Last fall, I was fortunate enough to teach a seminar to incoming first-year students titled, “Finding Meaning: An Introspective Examination of Life’s Purpose and Beyond.” Early in the semester, I invited students to create an initial purpose statement they could reflect on by journaling throughout the course of a week. This is an exercise I adapted from Richard Leider, author of the excellent book, Repacking Your Bags. As you can imagine, this was no easy task for eighteen-year olds, most only days removed from leaving the comfort of their childhood homes. Some gave the standard, but elusive “be happy”, a natural response among late teens as well as individuals who are well into their professional careers. Other students listed a goal that they wanted to accomplish as their purpose, not knowing the difference between the two. However, there was one response unlike any other from a student from Seoul, South Korea that I will not forget any time soon.
His purpose? “Eat breakfast every day.” Once he said this, I paused and said nothing creating this awkward moment for all of us in class. Some giggled while others had a similar reaction to mine. Like me, they stared waiting for more. Did he simply not like the activity? The course? The professor? Was he simply testing me to see how I would react early in the semester? Actually, if this was an exam, the answer would be “E – none of the above”.
Later that day he came to see me during my office hours to explain his rationale. I could tell he just needed to respond to the bewilderment I displayed in class earlier that day. He said, “If I eat breakfast every day, this will help me start my day right.” After hearing this, I knew we still had some work to do, but I could tell he was onto something.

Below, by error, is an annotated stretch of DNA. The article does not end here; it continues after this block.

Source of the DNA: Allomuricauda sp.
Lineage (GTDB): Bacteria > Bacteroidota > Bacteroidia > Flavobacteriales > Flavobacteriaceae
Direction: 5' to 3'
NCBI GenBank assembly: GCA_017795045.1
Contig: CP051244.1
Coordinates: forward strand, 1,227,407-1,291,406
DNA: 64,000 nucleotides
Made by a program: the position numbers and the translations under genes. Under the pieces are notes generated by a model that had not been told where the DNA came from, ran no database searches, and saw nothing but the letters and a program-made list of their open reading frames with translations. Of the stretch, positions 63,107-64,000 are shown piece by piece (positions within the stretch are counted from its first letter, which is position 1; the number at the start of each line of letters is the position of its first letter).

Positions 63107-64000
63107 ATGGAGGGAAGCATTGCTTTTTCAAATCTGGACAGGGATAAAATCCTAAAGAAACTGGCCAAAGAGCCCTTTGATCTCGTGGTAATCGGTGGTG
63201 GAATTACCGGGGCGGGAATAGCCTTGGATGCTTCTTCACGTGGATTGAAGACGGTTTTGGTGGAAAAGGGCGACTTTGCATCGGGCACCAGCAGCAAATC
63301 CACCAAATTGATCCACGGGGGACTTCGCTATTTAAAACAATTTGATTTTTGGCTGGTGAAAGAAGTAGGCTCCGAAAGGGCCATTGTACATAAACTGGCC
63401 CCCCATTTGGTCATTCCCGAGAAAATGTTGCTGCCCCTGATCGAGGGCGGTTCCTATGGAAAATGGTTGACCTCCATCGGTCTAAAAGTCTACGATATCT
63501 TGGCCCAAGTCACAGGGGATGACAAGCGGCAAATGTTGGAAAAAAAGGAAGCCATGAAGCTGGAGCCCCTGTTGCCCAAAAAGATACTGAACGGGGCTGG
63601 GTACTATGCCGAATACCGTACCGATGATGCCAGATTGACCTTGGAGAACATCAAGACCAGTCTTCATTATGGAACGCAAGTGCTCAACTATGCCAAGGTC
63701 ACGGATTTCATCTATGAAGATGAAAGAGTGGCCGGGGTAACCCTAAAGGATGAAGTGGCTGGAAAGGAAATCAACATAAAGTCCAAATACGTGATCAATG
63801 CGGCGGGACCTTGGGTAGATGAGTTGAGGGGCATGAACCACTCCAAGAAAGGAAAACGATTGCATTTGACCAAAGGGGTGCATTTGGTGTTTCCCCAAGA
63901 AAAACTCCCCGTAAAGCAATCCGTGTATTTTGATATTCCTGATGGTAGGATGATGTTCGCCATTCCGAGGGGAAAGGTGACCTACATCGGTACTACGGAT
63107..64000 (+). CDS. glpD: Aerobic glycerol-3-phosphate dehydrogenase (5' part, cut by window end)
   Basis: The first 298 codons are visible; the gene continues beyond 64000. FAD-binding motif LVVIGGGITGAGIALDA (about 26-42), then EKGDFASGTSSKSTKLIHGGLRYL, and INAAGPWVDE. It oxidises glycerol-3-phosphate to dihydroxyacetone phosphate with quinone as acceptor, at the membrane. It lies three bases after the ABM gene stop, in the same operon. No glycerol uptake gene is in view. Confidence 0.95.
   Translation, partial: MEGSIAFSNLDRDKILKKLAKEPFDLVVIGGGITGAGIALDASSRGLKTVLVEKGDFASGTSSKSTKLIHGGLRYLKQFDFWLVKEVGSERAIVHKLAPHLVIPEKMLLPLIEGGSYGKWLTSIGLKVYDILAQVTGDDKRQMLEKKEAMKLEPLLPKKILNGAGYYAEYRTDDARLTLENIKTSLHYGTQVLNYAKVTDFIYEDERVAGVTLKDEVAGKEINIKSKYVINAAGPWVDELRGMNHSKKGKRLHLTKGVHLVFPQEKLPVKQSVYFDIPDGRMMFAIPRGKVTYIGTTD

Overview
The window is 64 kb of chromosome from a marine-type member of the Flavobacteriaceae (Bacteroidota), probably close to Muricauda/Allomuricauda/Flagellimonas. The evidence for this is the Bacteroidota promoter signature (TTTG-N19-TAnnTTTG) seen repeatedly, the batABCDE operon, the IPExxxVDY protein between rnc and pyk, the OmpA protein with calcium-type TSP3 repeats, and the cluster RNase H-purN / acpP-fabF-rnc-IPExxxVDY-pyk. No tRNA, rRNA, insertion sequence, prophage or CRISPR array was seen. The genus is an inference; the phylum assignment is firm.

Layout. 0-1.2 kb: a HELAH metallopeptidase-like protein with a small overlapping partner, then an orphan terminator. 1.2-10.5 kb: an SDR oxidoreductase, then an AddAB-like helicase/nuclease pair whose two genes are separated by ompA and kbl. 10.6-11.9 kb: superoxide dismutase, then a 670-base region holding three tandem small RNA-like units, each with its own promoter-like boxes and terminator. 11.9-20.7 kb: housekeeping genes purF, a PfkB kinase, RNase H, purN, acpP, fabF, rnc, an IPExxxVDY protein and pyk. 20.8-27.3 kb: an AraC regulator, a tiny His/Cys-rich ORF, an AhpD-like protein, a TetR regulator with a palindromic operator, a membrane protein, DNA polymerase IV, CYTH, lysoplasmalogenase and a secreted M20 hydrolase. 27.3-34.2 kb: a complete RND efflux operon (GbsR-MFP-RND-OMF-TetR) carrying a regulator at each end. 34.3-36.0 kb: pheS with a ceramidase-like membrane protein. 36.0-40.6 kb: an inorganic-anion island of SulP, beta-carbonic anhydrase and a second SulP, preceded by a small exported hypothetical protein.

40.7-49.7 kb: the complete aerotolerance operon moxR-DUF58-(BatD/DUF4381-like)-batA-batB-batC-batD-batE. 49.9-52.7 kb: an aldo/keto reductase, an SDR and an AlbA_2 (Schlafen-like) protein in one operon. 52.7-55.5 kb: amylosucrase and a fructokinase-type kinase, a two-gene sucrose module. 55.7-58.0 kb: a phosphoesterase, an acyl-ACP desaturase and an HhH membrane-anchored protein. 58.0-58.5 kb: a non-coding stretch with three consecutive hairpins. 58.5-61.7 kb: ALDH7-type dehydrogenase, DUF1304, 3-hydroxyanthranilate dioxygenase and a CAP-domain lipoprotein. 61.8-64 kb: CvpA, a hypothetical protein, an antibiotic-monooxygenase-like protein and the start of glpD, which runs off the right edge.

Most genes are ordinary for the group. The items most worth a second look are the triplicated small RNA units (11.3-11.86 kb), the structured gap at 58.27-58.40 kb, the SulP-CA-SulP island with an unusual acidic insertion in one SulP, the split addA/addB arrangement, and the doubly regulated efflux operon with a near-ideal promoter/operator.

The motivation for this seminar was based on the journey that I described in my earlier post, An Unhealthy Pursuit of Happiness. I’m so very appreciative to all who took the time to read and reflect on the article. Many even commented and reached out to say how this article spoke about their own lives, their own struggles. A question asked repeatedly was, “How did you discover your purpose?” Well I’d love to tell you it was easy or it came to me after reading a book or an article. No, it was a process. A process that includes three “What’s” and one “How” which will serve as the foundation for this article:
The Three What’s to Finding Purpose
- What #1: What are your talents? – Whether you are reading this as a college student or are currently in the mid-career phase, this shouldn’t be difficult. Maybe it’s public speaking, a knack for social media, or you are a “numbers person”. If you find this to be difficult, ask those who you trust to provide you with feedback. As a consultant, I remember a manager telling me after a workshop I facilitated that I was “a natural” in that role. Whether or not that was the case, that was said to me nearly twenty years ago and stays with me today. If you haven’t already, establish your “inner circle”, a group of trusted individuals who will give you direct, sincere feedback on your overall strengths as well as any limitations.
- What #2: What is your passion? – Maybe you have already discovered your talents, but they don’t align with your career goals. That’s both understandable and quite common, yet challenging. What are you passionate about? If this question is somewhat uncomfortable, walk over to your bookshelf and browse the titles to find a theme. Where do you spend much of your time outside of work and family? I have a friend who has a passion for fitness where he spent much of his time outside his job either working out or learning about the profession. The owner of the gym he belonged to saw this, offered him a job as manager, and purchased the gym in less than a year.
- What #3: What need is not being met? – After you discover your talents and passion, find out how they can contribute to the greater good. Here is where we move from an internal to an external focus. One of the biggest mistakes we make is to be consumed is trying to find meaning without looking beyond ourselves. When we move from a selfish place to a selfless place, amazing things begin to occur. When you contribute to a broader need within your local or global community, you are making meaning in your life. This is a “game changer” for most people.
The How – The Missing Link to Finding Meaning
I have shared the three “What’s” with friends, colleagues, and students during the past couple of years. They are amazed that it isn’t some magic formula that I stumbled upon like an early morning infomercial. It truly isn’t. In fact, these are questions I asked myself long before I discovered my true purpose, but I still struggled. Even after I answered my own “What’s”. Why was this?